Because the diode laser array can generate significant amounts of heat and because the diode array performance is strongly dependent on temperature, it is absolutely necessary to supply a cooling apparatus in order to prevent the diode array from being destroyed by overheating and to maintain desired diode array performance.
DPSLs may be used in space borne platforms. Current designs for space borne DPSLs require active cooling apparatus, involving mechanical pumps, coolant carrying tubing operated at pressure, and electrical supplies to drive the pumps. Since space-borne applications of DPSLs frequently require that the space craft platform be maintained as vibration free, simple, reliable, and light as possible, it is desirable to have a passive cooling apparatus for use with DPSLs.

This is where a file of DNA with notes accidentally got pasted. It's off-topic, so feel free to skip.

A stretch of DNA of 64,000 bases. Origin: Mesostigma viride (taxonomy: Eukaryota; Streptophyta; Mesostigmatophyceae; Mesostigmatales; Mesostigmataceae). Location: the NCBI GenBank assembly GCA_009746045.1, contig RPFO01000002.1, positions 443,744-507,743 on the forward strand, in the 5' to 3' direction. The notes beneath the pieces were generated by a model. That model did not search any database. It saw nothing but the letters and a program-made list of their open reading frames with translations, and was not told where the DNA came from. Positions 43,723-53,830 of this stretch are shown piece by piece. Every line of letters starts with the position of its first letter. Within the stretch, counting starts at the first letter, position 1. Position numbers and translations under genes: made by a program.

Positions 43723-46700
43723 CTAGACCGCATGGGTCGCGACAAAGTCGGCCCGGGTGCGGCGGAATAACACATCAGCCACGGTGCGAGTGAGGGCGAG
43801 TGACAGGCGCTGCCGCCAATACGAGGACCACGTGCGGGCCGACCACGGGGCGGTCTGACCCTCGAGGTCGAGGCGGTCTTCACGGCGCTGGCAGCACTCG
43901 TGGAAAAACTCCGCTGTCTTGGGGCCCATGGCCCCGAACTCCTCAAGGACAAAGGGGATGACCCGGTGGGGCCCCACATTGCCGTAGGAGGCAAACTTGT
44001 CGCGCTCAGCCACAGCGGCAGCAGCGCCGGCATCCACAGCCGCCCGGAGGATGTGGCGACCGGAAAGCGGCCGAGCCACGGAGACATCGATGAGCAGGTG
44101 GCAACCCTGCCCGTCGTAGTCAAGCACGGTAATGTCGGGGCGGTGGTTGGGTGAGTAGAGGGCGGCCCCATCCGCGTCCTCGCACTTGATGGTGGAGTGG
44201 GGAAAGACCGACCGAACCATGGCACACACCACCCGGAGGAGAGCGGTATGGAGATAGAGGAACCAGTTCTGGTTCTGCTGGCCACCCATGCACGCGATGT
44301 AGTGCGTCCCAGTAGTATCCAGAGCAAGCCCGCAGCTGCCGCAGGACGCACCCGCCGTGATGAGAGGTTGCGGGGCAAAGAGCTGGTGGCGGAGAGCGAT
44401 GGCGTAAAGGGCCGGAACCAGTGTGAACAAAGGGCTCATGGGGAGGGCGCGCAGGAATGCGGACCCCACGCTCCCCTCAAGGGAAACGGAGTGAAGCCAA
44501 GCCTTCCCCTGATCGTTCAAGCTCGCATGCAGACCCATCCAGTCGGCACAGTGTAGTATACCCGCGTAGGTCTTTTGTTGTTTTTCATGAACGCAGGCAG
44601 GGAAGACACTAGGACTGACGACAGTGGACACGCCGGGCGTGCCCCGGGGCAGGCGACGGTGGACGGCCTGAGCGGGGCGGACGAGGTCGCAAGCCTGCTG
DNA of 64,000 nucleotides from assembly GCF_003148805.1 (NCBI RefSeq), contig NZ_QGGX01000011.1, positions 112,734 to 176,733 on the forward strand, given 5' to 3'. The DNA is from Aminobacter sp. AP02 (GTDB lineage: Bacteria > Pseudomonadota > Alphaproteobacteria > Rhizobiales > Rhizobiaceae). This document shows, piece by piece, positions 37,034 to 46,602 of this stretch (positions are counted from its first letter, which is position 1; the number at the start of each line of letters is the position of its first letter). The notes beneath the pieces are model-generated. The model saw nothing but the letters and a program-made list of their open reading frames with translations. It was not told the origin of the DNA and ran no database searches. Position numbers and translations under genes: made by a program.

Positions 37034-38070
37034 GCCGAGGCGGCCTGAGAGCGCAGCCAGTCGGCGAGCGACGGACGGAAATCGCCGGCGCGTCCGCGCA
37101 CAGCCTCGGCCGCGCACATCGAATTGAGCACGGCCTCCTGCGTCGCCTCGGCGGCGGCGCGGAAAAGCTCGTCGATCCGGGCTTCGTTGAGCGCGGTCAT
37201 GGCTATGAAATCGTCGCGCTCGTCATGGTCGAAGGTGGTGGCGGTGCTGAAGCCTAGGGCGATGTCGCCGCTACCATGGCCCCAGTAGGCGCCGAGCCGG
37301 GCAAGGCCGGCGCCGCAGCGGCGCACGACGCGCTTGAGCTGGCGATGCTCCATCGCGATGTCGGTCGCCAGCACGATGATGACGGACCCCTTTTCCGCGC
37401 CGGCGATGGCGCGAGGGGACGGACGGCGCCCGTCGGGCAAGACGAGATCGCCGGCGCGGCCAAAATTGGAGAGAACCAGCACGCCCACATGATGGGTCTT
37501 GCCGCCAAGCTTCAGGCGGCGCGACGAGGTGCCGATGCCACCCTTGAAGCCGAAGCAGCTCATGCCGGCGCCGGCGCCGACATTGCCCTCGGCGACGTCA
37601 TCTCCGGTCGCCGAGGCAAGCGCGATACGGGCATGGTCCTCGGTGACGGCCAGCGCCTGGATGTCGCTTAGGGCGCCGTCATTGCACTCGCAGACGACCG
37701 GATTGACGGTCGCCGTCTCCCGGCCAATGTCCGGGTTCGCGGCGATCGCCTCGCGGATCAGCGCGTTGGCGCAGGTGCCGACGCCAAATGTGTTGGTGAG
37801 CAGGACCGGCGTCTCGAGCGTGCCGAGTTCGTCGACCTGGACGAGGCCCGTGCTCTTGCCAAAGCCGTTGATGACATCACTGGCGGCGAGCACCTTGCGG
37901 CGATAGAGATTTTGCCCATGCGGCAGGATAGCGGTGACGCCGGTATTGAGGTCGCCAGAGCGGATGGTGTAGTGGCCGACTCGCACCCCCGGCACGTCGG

It is an object of the present invention to provide a cooling apparatus for a DPSL having reduced cooling system energy requirements.
It is another object of the present invention to provide a cooling apparatus for a DPSL that is vibration free.
It is a further object of the present invention to provide a cooling apparatus for a DPSL that is simple and highly reliable.
It is a still further object of the present invention to provide a cooling apparatus for a DPSL that is very light.
These and other objects of the present invention are provided by a cooling apparatus comprising one or more axial capillary evaporators in proximity to the diode array. Each evaporator has an input end and an output end and is operable to vaporize the liquid phase of the working fluid to the vapor phase. The cooling apparatus further comprises a liquid conduit and a vapor conduit. The liquid and vapor conduits are respectively attached to the input and output ends of each evaporator for supplying a liquid phase of the working fluid to each of the evaporators and producing a vapor phase of the working fluid. In one aspect of the invention, the capillary evaporators are built into a substrate material that supports the diode array of the diode pumped slab laser.